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NYT's David Brooks 'willing to give up certain privacies' to have 'European style,' strict gun control in America for 'protecting the common good'

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Image source: mrcTV video screenshot

New York Times columnist David Brooks said he "would be willing to give up certain privacies" in order to have "European style," strict gun control in America for "protecting the common good."

Say what?

Brooks — who's spent much of his career as a political conservative, yet wrote last year that "to be a conservative today, you have to oppose much of what the Republican Party has come to stand for" — appeared Friday on "PBS NewsHour" and responded to William Brangham's question about why we have mass shootings, NewsBusters said.

"We have a lot of guns [in] this country, too many guns in this country, and too many unregulated guns in this country," Brooks replied, according to the outlet. "So I think that's the primary cause of why this happens in America more than other places."

Brangham also asked Brooks to reveal what he'd like to see President Joe Biden and his fellow Democrats do before Republicans take a majority in the House of Representatives next year:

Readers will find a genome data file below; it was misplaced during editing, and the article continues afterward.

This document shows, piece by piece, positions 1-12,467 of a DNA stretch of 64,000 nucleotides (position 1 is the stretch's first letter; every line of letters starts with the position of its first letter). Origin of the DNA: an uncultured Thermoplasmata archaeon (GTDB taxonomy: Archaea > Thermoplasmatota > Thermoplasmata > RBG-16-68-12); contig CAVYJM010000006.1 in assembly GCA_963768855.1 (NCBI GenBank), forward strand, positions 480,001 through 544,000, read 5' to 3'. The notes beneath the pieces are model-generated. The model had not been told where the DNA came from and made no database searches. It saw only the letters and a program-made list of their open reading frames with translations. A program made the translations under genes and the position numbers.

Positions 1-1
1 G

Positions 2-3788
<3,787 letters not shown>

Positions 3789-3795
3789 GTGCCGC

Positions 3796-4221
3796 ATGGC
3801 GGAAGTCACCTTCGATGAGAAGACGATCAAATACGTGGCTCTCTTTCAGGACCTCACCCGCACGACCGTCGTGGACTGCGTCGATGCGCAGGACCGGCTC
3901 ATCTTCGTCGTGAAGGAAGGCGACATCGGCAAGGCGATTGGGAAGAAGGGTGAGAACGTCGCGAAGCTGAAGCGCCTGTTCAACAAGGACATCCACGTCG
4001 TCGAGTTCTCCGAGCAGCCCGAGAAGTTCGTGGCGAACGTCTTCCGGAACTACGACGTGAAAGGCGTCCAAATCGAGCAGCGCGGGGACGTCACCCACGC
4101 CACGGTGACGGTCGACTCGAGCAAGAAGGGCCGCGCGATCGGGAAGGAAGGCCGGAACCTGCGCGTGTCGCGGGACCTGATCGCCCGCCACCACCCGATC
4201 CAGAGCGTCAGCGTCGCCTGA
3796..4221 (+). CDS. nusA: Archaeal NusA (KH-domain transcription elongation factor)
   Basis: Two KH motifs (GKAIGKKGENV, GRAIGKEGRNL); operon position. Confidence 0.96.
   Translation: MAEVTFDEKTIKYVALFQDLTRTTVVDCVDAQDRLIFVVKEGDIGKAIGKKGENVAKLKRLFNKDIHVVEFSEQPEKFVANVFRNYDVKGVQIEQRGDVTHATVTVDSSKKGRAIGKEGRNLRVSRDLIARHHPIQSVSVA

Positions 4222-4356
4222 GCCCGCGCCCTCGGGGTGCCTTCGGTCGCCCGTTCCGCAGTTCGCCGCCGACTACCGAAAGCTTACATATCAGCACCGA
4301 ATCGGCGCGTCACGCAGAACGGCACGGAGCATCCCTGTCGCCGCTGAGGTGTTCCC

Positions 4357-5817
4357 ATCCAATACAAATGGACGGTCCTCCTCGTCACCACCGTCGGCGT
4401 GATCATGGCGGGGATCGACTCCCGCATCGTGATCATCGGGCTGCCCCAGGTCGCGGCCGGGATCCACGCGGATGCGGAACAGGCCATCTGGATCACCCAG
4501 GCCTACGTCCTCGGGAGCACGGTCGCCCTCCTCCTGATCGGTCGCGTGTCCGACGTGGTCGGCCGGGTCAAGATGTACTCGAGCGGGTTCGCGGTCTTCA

Brooks replied:

... we had some not insignificant gun legislation within the past couple years. And so that was a pleasant surprise. You know it would take — President Biden spoke about red-flagging, that you would find somebody you think is potentially dangerous, and we would be able to — authorities would be able to go in and take guns away.

That would take a gigantic culture shift in this country, a revamping of the way we think about privacy, a revamping of the way we think about the role government plays in protecting the common good. I think it'd be something I think would be good not only for — to head off shootings, but good to live in a society where we cared more intimately about each other.

And I would be willing to give up certain privacies for that to happen. But for many Americans, that would just be a massive cultural shift to regard community and regard our common good and, more frankly, in a European style. I think it would benefit our society in a whole range of areas, but it's hard to see that kind of culture change to a society that's been pretty individualistic for a long, long time.
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